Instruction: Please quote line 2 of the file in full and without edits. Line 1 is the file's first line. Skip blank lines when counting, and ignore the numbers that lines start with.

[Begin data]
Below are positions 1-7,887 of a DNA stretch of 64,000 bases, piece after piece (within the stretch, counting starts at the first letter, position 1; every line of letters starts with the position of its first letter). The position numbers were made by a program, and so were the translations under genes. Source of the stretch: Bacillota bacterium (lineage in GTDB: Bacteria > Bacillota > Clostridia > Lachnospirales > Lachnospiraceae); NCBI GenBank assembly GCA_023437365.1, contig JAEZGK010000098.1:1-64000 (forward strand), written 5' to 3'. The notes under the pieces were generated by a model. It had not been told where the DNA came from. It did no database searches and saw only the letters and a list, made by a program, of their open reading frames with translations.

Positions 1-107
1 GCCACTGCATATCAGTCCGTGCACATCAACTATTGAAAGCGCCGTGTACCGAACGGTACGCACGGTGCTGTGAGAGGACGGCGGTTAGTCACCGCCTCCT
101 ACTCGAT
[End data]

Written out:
Positions 1-107